- 19th century
- MATERIAL AND TECHNIQUE:
- Gold, pearls and ruby
- 4 3/4 × 2 1/2 × 2 3/4 in. (12.07 × 6.35 × 6.99 cm)
- Arts of Asia
- 303 ISLAMIC GALLERY
- CREDIT LINE:
- Dallas Museum of Art, gift of David T. Owsley via the Alconda-Owsley Foundation
- Image courtesy Dallas Museum of Art
- OBJECT NUMBER:
This elaborate armband from Thanjavur was associated with jewelry worn by practitioners of Bharatanatyam, a classical south Indian dance form that originated in the state of Tamil Nadu. It was originally performed in temples by highly trained and educated women who served the deity and thus did not marry. Performers wore elaborate costumes and jewelry that reflected the wealth of the temple to which they belonged.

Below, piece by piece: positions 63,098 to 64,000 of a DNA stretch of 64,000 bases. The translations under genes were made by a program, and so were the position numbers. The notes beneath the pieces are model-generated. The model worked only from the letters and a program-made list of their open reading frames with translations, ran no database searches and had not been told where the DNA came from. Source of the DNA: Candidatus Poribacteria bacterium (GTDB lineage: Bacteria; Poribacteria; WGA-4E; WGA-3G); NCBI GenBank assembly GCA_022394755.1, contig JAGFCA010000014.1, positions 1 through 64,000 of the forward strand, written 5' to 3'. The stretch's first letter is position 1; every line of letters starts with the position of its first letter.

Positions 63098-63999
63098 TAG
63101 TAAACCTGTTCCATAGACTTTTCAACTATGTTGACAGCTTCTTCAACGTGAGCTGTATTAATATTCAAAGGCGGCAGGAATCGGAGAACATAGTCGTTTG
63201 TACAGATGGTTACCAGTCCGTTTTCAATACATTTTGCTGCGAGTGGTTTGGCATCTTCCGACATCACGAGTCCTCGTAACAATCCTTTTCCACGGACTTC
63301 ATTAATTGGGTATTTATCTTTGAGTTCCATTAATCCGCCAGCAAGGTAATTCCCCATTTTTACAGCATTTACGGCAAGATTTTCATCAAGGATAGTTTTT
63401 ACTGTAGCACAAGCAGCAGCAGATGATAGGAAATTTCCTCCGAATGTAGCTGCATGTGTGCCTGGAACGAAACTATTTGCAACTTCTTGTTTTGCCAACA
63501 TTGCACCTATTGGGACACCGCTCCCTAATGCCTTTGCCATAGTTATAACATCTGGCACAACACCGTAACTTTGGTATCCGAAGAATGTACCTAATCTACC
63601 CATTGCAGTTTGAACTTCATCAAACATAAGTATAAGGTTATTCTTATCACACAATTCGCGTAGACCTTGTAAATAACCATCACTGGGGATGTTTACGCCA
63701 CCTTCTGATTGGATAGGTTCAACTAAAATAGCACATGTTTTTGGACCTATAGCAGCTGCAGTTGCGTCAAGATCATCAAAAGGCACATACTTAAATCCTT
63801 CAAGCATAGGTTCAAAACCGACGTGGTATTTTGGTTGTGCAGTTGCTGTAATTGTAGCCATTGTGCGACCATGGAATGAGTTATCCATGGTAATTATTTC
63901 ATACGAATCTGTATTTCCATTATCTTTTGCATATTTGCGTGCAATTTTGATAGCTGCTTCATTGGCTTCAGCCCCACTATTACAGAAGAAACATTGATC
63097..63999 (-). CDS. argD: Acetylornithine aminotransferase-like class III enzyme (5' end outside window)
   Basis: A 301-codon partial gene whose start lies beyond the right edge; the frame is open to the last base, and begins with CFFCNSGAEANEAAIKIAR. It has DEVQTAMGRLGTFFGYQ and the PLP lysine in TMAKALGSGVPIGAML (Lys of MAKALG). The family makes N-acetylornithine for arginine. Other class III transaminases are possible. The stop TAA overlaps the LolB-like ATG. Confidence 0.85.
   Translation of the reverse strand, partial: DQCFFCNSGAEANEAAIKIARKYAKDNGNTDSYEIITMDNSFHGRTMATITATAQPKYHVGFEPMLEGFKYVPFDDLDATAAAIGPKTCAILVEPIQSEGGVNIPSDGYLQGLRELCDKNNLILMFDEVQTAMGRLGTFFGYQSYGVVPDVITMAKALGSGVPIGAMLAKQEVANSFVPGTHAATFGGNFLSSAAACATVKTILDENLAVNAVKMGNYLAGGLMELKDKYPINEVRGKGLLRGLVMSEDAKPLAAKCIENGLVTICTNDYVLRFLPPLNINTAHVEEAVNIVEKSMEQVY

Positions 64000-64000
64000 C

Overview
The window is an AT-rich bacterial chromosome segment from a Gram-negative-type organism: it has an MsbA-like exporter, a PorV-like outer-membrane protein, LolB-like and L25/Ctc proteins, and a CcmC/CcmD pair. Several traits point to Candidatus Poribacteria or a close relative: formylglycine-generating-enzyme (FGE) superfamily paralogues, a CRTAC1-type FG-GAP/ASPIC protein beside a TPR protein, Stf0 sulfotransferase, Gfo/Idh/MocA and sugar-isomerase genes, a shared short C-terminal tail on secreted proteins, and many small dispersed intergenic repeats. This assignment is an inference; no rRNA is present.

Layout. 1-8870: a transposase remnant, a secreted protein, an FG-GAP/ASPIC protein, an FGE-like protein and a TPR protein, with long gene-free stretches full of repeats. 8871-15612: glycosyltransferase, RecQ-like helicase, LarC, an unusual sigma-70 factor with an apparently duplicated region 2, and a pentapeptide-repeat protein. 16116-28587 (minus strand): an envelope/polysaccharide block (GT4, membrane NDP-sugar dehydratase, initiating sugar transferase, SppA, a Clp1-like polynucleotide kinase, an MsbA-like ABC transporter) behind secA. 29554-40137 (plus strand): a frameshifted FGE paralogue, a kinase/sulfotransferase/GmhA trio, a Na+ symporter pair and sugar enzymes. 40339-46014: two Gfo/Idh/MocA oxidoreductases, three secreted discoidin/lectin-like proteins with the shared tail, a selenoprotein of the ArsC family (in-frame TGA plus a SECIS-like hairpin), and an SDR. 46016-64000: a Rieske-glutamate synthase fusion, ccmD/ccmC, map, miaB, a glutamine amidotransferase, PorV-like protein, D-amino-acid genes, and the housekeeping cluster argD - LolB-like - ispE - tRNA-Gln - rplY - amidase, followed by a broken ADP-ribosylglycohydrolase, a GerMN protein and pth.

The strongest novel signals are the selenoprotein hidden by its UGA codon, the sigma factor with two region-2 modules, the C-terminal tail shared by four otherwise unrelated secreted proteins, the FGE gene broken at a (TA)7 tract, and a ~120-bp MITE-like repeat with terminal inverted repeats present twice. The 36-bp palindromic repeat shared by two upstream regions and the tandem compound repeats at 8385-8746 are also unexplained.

This arm band with mythical beasts, birds, and floral forms rendered in a high relief repoussé would have sparkled as the dancer made her many elaborate hand and arm gestures in homage to the deities.
- Catherine Asher, "Arm band" in The Arts of India, South East Asia, and the Himalayas, Anne R. Bromberg (Dallas: Dallas Museum of Art; New Haven: Yale University Press, 2013), 138.